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Powell slams N. Korean 'disregard' for nuke treaty

Powell: "This is very regrettable"

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CNN's Andrea Koppel reports U.S. Secretary of State Powell condemned North Korea's decision to pull out of the nuclear nonproliferation treaty
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CNN's Sohn Jie-ae shows international reactions to North Korea's withdrawal from the nuclear non-proliferation treaty
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The nonproliferation treaty is an international agreement that took force in 1970, encompassing 187 parties, including the five nuclear weapon states.

States with nuclear weapons pledged not to share that technology and others pledged not to attempt to acquire it.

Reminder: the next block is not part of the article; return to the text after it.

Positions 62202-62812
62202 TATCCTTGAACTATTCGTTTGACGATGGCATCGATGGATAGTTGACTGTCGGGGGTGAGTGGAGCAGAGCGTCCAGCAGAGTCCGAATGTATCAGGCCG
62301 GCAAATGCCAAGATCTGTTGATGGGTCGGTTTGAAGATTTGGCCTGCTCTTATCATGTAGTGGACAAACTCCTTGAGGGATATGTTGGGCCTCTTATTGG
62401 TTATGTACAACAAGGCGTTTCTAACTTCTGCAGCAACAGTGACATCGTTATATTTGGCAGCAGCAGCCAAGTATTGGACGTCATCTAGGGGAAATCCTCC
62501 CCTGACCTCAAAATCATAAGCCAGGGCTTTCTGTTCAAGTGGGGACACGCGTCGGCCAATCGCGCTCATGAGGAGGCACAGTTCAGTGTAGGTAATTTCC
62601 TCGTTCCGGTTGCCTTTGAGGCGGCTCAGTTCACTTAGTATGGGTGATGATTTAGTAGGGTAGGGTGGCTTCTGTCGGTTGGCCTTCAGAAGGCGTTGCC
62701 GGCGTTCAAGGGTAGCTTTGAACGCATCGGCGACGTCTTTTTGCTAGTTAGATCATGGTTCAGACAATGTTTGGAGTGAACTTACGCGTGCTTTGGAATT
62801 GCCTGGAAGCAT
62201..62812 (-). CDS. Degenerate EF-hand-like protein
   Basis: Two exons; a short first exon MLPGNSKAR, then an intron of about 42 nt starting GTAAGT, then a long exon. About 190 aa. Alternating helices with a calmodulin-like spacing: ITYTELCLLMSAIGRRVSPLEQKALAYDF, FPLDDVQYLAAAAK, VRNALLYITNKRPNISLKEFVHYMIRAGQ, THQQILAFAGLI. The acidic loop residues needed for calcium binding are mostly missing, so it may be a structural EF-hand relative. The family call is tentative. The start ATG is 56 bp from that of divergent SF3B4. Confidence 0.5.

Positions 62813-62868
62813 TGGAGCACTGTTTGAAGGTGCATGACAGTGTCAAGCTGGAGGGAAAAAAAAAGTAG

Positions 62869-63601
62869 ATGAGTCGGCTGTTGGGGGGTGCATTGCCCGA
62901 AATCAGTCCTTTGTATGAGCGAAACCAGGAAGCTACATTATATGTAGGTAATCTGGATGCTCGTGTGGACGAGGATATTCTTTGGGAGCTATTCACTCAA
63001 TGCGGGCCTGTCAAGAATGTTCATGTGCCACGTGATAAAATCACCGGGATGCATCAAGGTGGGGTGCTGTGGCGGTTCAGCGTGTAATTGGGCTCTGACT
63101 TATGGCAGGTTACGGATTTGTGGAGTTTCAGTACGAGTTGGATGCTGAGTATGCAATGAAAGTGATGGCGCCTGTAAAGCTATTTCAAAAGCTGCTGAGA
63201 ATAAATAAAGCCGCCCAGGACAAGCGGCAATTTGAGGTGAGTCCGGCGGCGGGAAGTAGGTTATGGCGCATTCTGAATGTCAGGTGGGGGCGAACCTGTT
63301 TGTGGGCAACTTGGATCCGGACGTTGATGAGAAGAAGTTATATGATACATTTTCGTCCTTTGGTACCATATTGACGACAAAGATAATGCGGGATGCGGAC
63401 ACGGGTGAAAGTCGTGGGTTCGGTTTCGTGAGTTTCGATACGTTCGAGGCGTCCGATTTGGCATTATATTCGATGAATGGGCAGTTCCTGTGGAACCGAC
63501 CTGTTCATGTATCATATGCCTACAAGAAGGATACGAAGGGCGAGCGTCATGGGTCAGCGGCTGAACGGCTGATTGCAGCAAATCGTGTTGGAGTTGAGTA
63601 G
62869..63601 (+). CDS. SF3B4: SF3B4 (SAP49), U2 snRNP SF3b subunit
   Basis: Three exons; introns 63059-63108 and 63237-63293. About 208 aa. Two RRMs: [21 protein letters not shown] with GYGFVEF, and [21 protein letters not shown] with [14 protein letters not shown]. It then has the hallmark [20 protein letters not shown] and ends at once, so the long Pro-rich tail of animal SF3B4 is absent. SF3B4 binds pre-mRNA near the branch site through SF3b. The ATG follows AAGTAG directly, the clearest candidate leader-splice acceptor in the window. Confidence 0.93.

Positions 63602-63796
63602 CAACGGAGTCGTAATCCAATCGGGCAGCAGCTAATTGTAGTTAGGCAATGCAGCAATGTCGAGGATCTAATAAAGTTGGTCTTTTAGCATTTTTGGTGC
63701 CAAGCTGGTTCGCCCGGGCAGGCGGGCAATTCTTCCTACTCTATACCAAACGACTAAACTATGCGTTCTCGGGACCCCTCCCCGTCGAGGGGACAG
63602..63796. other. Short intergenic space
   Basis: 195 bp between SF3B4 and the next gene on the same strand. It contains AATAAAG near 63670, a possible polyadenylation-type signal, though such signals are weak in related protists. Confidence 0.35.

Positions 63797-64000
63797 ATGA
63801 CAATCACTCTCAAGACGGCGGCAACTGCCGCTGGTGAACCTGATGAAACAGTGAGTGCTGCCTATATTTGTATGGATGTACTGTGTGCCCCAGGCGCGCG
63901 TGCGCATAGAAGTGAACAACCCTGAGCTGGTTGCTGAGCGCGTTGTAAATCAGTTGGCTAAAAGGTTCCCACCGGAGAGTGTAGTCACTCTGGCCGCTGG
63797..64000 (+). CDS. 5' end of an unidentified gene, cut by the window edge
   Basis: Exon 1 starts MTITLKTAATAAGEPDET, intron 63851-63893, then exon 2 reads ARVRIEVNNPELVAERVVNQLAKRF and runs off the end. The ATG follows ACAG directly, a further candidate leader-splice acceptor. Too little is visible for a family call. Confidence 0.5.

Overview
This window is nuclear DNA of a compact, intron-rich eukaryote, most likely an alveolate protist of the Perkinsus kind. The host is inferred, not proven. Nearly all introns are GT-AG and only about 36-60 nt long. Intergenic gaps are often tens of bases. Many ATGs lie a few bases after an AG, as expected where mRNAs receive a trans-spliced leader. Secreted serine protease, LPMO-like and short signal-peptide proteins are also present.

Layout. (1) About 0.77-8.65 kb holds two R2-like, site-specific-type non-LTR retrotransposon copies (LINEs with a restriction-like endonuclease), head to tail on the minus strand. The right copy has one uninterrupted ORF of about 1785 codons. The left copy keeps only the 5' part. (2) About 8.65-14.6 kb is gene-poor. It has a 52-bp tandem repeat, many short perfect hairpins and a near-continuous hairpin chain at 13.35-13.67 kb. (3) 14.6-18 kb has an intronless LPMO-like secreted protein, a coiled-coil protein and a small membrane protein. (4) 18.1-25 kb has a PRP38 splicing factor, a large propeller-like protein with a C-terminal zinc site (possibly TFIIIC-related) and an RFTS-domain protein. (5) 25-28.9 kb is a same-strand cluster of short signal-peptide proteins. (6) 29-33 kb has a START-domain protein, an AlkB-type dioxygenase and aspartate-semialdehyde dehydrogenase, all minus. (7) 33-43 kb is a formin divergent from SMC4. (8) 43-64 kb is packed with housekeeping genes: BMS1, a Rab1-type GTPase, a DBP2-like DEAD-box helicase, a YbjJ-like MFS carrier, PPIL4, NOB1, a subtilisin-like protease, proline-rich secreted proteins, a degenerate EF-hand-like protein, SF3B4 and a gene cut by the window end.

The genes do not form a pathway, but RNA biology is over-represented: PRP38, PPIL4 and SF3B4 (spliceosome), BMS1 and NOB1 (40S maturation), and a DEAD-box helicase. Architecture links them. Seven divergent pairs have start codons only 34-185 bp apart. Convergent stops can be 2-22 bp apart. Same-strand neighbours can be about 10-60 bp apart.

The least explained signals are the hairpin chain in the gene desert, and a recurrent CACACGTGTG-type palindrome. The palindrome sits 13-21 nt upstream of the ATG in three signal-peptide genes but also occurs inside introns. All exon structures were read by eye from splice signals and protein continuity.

WASHINGTON (CNN) -- U.S. Secretary of State Colin Powell says North Korea has "thumbed its nose" at the world by announcing it has pulled out of the nuclear non-proliferation treaty.

"This kind of disregard for such an agreement cannot go undealt with," he told reporters Friday after talks with Mohamed ElBaradei, director of the International Atomic Energy Agency, the United Nations' nuclear watchdog.

The meeting came after North Korea announced it was withdrawing from the treaty, although it said it had no plans to produce nuclear weapons.

Powell called the move "very, very unfortunate."

"North Korea has thumbed its nose at the international community; this is very regrettable. It's a sad statement on the part of the North Koreans," he said.